What is a Scapegoat Archetype?
The characters presenting the scapegoat archetypes are types of characters who become wittingly or unwittingly responsible for all misdeeds, misadventures, mistakes, and other bad actions of all the members of a group or even a social group. They could happen to be present at some critical juncture of history or could be in some social groups or even witness to revolutions. They take all the bad things and upheavals upon themselves, seeing their helplessness in explaining the real situations and ensuring their safety in their immediate flight.
Types of Scapegoat Archetype Characters
Although it is common that a scapegoat archetype character moves out of the ambit of the main events and disappears, he/she remains present through his/her absence. Therefore, it depends on the circumstances what sort of a scapegoat archetype could be. It also depends on how a scapegoat handles the situations and in what situations such characters could be present. For example, they could be religious figures, or religious scapegoat archetypes, revolutionary scapegoat archetypes, political scapegoat archetypes, military scapegoat archetypes, social scapegoat archetypes, or even financial scapegoat archetypes.
Character Traits of Scapegoat Character Archetypes
The scapegoat archetype characters have many positive traits that lead them to have a good public perception in the far future. They often take all the allegations of others on them and become the sources of all social or political ills despite having an innocent persona. Although most of such characters are just individuals, sometimes they could be a group, taking responsibility for all the misdeeds and misadventures of others. They are, however, innocent and simpleton in that they become scapegoats but do not harm others or even think of harming the opponents. That is why most of such characters evoke feelings of pity among the readers.
Negative Traits of Scapegoat Character Archetypes
The scapegoat archetype characters are mostly innocent and simpleton, yet they have some negative traits. The first one is that they do not have the courage to confront the opponents when they allege them of the wrongdoings and attribute them causing all the wrongs to the social fabric. In some cases, such characters try but think it futile to present their cases, believing in their innocence and good nature, which does not seem enough in such circumstances. Their gullibility and naivete lead them to face such a flight in which they become full scapegoats.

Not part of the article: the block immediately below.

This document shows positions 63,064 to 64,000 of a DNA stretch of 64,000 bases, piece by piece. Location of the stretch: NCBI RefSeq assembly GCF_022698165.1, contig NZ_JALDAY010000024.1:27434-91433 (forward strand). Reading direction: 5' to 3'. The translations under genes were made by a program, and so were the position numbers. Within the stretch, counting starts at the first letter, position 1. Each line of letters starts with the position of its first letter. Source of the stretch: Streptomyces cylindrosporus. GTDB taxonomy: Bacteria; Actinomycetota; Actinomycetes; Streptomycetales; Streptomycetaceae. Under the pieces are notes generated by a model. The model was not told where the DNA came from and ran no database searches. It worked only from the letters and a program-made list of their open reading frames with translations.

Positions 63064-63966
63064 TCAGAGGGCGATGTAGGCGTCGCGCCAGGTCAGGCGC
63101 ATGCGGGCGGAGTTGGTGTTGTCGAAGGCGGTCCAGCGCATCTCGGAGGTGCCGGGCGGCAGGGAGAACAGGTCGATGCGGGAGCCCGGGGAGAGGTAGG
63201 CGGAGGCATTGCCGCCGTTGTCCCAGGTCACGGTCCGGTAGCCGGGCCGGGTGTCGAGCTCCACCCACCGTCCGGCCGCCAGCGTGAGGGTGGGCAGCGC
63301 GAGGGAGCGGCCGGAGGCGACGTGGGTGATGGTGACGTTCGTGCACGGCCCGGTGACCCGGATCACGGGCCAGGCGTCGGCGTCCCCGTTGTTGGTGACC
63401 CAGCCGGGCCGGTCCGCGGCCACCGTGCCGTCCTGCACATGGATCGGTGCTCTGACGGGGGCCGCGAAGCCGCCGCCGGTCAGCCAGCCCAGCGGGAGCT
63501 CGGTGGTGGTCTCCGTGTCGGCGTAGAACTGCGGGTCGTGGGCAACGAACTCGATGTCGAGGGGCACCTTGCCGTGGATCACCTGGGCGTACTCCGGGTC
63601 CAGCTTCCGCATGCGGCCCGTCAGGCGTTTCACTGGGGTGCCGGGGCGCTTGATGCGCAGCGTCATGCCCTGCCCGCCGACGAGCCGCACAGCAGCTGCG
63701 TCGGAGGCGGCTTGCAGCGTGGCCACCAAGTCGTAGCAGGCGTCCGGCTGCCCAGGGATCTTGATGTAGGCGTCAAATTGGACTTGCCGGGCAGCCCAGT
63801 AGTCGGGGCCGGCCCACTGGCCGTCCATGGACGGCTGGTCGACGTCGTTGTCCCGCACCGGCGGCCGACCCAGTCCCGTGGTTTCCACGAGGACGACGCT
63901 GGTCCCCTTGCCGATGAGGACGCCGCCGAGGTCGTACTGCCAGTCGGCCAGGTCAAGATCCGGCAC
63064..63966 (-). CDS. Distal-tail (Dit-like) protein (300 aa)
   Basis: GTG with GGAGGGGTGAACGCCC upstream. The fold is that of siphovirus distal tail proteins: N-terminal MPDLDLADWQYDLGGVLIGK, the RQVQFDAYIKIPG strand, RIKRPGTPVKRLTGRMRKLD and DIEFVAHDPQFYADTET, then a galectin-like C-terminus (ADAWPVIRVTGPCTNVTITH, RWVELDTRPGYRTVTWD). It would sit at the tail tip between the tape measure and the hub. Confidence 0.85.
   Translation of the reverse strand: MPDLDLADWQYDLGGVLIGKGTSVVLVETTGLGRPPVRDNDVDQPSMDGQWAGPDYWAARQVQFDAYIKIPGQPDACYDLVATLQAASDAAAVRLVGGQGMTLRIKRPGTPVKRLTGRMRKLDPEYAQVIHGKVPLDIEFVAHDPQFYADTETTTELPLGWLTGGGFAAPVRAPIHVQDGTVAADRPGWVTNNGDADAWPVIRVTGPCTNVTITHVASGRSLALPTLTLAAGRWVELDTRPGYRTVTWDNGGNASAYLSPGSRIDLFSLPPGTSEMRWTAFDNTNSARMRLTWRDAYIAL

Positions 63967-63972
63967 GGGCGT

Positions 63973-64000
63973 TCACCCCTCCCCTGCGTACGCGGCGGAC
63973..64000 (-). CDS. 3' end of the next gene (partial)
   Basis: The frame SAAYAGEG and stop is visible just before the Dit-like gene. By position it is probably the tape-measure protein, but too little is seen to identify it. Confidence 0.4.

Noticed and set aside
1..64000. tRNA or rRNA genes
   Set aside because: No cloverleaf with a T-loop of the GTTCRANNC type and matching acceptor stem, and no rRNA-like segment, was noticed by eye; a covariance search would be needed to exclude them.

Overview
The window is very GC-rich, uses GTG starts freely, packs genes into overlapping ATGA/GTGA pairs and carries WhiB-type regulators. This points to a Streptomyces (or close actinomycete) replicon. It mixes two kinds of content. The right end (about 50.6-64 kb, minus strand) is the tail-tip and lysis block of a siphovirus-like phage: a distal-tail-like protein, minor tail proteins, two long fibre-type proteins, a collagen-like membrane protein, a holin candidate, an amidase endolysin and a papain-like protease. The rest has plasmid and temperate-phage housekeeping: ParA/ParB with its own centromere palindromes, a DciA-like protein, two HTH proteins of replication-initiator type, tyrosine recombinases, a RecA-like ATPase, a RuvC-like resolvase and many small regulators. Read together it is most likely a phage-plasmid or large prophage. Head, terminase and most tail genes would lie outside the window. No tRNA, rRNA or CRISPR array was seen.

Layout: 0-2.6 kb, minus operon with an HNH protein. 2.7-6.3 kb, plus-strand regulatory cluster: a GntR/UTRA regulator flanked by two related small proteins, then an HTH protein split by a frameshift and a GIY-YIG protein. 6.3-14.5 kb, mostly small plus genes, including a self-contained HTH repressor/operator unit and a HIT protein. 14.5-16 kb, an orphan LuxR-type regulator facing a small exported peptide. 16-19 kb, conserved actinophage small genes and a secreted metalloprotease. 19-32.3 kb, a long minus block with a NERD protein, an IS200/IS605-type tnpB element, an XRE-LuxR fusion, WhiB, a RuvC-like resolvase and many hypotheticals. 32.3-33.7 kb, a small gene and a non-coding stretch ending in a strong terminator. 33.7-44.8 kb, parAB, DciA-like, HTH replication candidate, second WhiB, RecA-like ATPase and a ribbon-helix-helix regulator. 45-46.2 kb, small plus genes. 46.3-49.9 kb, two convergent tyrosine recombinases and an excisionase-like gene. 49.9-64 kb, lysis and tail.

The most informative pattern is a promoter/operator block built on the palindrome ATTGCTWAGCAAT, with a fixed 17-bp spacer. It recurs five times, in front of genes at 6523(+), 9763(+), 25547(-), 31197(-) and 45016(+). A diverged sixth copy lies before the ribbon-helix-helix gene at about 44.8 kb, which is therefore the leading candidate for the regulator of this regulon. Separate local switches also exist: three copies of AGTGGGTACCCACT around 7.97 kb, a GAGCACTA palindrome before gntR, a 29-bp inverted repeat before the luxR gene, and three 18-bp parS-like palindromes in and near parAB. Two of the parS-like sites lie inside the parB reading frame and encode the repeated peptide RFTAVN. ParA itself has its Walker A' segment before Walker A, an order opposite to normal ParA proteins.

Scapegoat Archetype Character Examples from Literature
John in The Scapegoat by Daphne Due Maurier
Published in 1957, this novel presents the character of John, an English teacher visiting France who comes across his doppelganger and decides to change not only his name but also his very figure and identity. In this effort, he comes across several people, including his own family, the family of his doppelganger, and the world around him. This constant flight makes him a good scapegoat character in the novel as the title also suggests so.
Tom Robinson in To Kill a Mockingbird by Harper Lee
He is another character who proves to be a good scapegoat archetype as he flees and becomes the source of all ills in his absence. When he rapes the white lady, he instantly becomes a source of evil as well as all the ills that befall upon his community. Although Atticus Finch knows about Tom and his innocence, his best efforts to save his life and reputation fail. Thus, he proves a good case of the scapegoat archetype character.
Snowball in Animal Farm by George Orwell
Although Snowball and Napolean work together for the revolution on Animal Farm and succeed in changing the regime, Napolean takes the other route and succeeds in expelling Snowball to become the all-powerful leader. After his absence, everybody on the farm alleges that Snowball is the source of all ills and wrongs on the farm. Although he is absent, he is allegedly behind every attack on the farm, the reason that every animal considers him responsible for all the ills. Thus, he seems a good scapegoat archetype.
Example # 4
Goldstein in 1984 by George Orwell
The novel 1984 is another good example of having a good scapegoat archetype character in it. It shows that Goldstein becomes a scapegoat archetype in that he becomes the center of public attention so that the regime cannot be allegedly targeted. Although Orwell identifies him with certain physical features, his becoming of the scapegoat archetype goes well with the line of the government.